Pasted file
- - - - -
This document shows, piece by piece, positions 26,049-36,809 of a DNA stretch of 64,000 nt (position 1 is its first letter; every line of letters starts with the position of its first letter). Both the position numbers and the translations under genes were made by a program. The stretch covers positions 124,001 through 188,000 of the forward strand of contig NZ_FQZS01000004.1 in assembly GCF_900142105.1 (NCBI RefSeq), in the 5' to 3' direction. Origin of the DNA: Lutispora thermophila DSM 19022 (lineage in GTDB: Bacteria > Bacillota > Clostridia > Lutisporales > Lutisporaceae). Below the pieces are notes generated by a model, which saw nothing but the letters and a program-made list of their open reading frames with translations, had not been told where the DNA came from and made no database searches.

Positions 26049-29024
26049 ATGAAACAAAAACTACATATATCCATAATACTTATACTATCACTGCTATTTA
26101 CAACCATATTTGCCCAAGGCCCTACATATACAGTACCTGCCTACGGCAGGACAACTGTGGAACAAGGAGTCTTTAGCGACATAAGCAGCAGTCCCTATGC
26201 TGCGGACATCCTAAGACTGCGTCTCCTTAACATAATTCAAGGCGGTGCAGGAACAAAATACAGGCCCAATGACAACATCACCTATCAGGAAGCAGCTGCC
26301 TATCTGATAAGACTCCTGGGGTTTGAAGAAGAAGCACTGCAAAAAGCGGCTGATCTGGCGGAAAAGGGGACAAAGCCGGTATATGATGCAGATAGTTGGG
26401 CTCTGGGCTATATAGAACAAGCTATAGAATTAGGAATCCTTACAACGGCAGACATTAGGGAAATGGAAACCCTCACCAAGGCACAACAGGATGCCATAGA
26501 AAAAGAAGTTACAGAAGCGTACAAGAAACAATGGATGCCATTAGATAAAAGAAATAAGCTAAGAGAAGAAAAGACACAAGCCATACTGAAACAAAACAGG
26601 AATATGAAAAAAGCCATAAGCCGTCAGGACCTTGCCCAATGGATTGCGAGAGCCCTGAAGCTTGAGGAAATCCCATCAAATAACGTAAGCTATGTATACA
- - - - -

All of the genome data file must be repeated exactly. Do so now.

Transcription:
This document shows, piece by piece, positions 26,049-36,809 of a DNA stretch of 64,000 nt (position 1 is its first letter; every line of letters starts with the position of its first letter). Both the position numbers and the translations under genes were made by a program. The stretch covers positions 124,001 through 188,000 of the forward strand of contig NZ_FQZS01000004.1 in assembly GCF_900142105.1 (NCBI RefSeq), in the 5' to 3' direction. Origin of the DNA: Lutispora thermophila DSM 19022 (lineage in GTDB: Bacteria > Bacillota > Clostridia > Lutisporales > Lutisporaceae). Below the pieces are notes generated by a model, which saw nothing but the letters and a program-made list of their open reading frames with translations, had not been told where the DNA came from and made no database searches.

Positions 26049-29024
26049 ATGAAACAAAAACTACATATATCCATAATACTTATACTATCACTGCTATTTA
26101 CAACCATATTTGCCCAAGGCCCTACATATACAGTACCTGCCTACGGCAGGACAACTGTGGAACAAGGAGTCTTTAGCGACATAAGCAGCAGTCCCTATGC
26201 TGCGGACATCCTAAGACTGCGTCTCCTTAACATAATTCAAGGCGGTGCAGGAACAAAATACAGGCCCAATGACAACATCACCTATCAGGAAGCAGCTGCC
26301 TATCTGATAAGACTCCTGGGGTTTGAAGAAGAAGCACTGCAAAAAGCGGCTGATCTGGCGGAAAAGGGGACAAAGCCGGTATATGATGCAGATAGTTGGG
26401 CTCTGGGCTATATAGAACAAGCTATAGAATTAGGAATCCTTACAACGGCAGACATTAGGGAAATGGAAACCCTCACCAAGGCACAACAGGATGCCATAGA
26501 AAAAGAAGTTACAGAAGCGTACAAGAAACAATGGATGCCATTAGATAAAAGAAATAAGCTAAGAGAAGAAAAGACACAAGCCATACTGAAACAAAACAGG
26601 AATATGAAAAAAGCCATAAGCCGTCAGGACCTTGCCCAATGGATTGCGAGAGCCCTGAAGCTTGAGGAAATCCCATCAAATAACGTAAGCTATGTATACA